Estuaries and Coasts

, Volume 30, Issue 3, pp 482–490 | Cite as

Lucinid clam influence on the biogeochemistry of the seagrassThalassia testudinum sediments

  • Laura K. Reynolds
  • Peter Berg
  • Joseph C. Zieman
Article

Abstract

Lucinid bivalves dominate the infauna of tropical seagrass sediments. While the effect of seagrass on lucinids has been studied, the reverse effect has largely been ignored. Lucinids can alter porewater chemistry (i.e., increase porewater nutrients by suspension feeding and decrease porewater sulfides by oxygen introduction and bacterial oxidation), which can potentially change seagrass productivity and growth morphology. To observe correlations between porewater chemistry and lucinid presence, a field survey and laboratory microcosm experiment were conducted. Survey sampling sites with lucinids had significantly lower sulfide and higher ammonium concentrations than sampling sites without lucinids. There was no difference in phosphate concentration among sampling sites. Both lucinid species used in the microcosm experiment (Ctena orbiculata andLucinesca nassula) significantly lowered sulfide concentrations in the sediment porewater. Microcosm and field survey results were incorporated into a sulfide budget. In seagrass sediments, lucinids remove 2–16% of the total sulfide produced. Sulfide is a major stressor to both plants and animals in Florida Bay sediments; this removal may be important to maintaining seagrass productivity and health. Oxygen introduction into sediments byC. orbiculata was estimated in a dye experiment.C. orbiculata were added to small tubes containing sieved mud and incubated in a bath of seawater with a Rhodamine WT. Rhodamine WT accumulation in the sediment was measured. A first order estimate showed that oxygen introduction can account for less than 5% ofC. orbiculata sulfide removal.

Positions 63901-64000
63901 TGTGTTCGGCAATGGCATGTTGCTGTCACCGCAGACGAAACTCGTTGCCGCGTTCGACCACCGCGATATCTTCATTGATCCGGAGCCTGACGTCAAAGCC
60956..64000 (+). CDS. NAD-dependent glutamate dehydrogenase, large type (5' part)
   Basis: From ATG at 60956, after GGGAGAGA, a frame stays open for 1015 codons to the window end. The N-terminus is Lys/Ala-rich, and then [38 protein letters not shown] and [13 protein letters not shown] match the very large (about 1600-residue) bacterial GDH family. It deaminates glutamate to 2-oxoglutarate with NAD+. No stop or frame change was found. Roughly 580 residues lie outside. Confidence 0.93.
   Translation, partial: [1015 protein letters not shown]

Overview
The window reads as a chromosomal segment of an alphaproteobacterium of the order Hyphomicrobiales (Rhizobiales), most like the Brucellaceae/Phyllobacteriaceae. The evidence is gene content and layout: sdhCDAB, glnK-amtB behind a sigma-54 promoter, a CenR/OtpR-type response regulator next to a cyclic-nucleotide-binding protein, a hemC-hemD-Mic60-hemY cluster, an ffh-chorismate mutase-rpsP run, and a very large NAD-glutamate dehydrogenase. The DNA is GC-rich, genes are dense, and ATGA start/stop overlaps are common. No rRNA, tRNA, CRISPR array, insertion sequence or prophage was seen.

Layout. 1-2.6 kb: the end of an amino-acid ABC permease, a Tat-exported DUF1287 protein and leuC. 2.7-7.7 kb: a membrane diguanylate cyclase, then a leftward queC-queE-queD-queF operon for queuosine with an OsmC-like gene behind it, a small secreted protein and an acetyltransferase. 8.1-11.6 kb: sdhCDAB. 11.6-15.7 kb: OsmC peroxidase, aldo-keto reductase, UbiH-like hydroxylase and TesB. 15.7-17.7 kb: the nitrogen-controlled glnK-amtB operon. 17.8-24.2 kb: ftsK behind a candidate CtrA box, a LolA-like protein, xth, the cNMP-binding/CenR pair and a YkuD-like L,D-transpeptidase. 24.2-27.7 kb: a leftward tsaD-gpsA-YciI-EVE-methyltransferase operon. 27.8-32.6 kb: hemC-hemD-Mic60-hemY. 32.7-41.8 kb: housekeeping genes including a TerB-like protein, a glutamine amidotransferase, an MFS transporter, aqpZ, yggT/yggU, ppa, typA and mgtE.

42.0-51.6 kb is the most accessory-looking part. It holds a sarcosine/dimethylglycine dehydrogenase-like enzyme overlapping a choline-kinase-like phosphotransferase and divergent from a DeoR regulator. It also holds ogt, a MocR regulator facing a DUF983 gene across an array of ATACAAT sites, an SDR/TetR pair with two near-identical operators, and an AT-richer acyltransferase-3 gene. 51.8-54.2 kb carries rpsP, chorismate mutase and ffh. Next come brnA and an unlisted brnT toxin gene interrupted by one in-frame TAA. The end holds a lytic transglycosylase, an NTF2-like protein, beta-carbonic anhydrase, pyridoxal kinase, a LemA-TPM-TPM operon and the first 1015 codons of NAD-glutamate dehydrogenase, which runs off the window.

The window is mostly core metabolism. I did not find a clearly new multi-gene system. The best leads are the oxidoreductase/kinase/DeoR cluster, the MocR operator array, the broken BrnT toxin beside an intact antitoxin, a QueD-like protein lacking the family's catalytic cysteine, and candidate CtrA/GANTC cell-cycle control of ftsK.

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Copyright information

© Estuarine Research Federation 2007

Authors and Affiliations

  • Laura K. Reynolds
    • 1
  • Peter Berg
    • 1
  • Joseph C. Zieman
    • 1
  1. 1.Department of Environmental Sciences, Clark HallUniversity of VirginiaCharlottesville
  2. 2.Romberg Tiburon Center for Environmental StudiesSan Francisco State UniversityTiburon

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